Dr. Kelly O’Brien and Dr. Patty Solomon
Leading the way in HIV Rehabilitation in Canada
University of Toronto and McMaster University
Thanks to significant research efforts to find treatments, people are now living longer and healthier lives with HIV. But living with HIV is still characterized by periods of good health that can be interrupted by disability or illness. Rehabilitation — broadly defined as services/providers that address or prevent symptoms, activity limitations or social participation restrictions — plays an important role in helping patients return to good health and improve their quality of life. Yet, as it relates to people living with HIV, there is a dearth of information on the rehabilitation requirements of patients, effects of living with HIV for long periods of time and rehabilitation service use and needs in Canada.
Dr. Kelly O'Brien
Dr. Kelly O’Brien (Assistant Professor, Department of Physical Therapy, University of Toronto) and Dr. Patty Solomon (Professor and Director, School of Rehabilitation Science, McMaster University) in collaboration with the Canadian Working Group on HIV Rehabilitation (CWGHR) are working to change this, as they simultaneously establish Canada as a leader in HIV disability and rehabilitation.
As two pioneers in their field, Dr. O’Brien and Dr. Solomon have had to approach HIV rehabilitation from every angle. Co-led by the CWGHR and funded by the CIHR HIV/AIDS co-morbidities initiative, Drs. O’Brien and Solomon and an extensive team of researchers, clinicians and people living with HIV/AIDS are compiling a comprehensive profile of co-morbidities, disability, rehabilitation services use and living strategies among adults living with HIV in Canada. This study will provide invaluable information about the current status of HIV disability and rehabilitation. This survey builds on the work of Dr. O’Brien’s post-doctorate (with Dr. Solomon) where she developed the HIV Disability Questionnaire, a 70 item self-administered questionnaire that measures the presence, severity and episodic nature of disability for adults living with HIV across domains including physical and mental health, uncertainty about future health, and social inclusion.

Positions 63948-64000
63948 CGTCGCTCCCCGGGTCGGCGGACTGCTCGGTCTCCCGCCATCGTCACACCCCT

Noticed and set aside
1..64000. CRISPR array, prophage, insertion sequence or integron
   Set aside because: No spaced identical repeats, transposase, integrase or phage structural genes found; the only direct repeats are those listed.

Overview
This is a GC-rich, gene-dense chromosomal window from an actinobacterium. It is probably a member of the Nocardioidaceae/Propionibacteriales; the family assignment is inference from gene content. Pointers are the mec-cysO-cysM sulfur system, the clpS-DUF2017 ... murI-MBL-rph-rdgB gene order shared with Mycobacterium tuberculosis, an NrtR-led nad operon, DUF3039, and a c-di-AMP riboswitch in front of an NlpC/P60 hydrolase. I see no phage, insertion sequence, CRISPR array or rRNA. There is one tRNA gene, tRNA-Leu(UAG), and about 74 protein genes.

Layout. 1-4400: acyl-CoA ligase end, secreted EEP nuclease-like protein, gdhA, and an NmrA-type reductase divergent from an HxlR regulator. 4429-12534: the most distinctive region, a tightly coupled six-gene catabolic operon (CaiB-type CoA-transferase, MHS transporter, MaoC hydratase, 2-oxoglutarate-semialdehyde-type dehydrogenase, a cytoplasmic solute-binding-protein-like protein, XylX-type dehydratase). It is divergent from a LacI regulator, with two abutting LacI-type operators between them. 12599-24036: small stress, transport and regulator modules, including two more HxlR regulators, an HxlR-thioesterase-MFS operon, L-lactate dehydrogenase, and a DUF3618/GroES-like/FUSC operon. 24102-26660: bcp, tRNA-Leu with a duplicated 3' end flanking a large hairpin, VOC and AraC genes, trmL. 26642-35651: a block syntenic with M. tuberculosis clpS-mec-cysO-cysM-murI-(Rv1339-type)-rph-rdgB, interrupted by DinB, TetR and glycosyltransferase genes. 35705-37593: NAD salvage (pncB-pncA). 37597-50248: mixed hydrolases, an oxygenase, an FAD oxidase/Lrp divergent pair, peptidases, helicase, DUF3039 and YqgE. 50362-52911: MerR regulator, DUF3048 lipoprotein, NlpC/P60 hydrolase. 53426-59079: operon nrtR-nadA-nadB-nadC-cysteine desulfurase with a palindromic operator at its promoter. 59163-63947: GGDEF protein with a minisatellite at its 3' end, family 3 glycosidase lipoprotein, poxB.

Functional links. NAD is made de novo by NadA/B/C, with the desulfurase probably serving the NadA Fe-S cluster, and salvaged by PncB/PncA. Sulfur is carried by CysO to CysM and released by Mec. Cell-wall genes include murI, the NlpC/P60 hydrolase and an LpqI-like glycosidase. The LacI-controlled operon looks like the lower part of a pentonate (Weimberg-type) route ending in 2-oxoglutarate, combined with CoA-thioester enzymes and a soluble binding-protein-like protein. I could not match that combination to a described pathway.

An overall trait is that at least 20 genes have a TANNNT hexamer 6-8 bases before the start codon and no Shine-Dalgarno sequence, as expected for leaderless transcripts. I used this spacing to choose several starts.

Those living with HIV into their later years face unique challenges and may require rehabilitation and support services that focus specifically on their needs. Dr. Solomon and Dr. O’Brien and their colleagues conducted a study looking into HIV and ageing. The results illuminated issues around uncertainty of future health, social inclusion and the gender related differences in those ageing with HIV.
Dr. Patty Solomon
Together, Solomon and O’Brien have conducted a knowledge synthesis of evidence on rehabilitation interventions for people with HIV as well as evidence from other chronic conditions commonly experienced by older adults with HIV. They combined this evidence to develop evidence informed recommendations on rehabilitation for older adults living with HIV while integrating people living with HIV and clinician experiences. These recommendations will help guide future practices for rehabilitation professionals.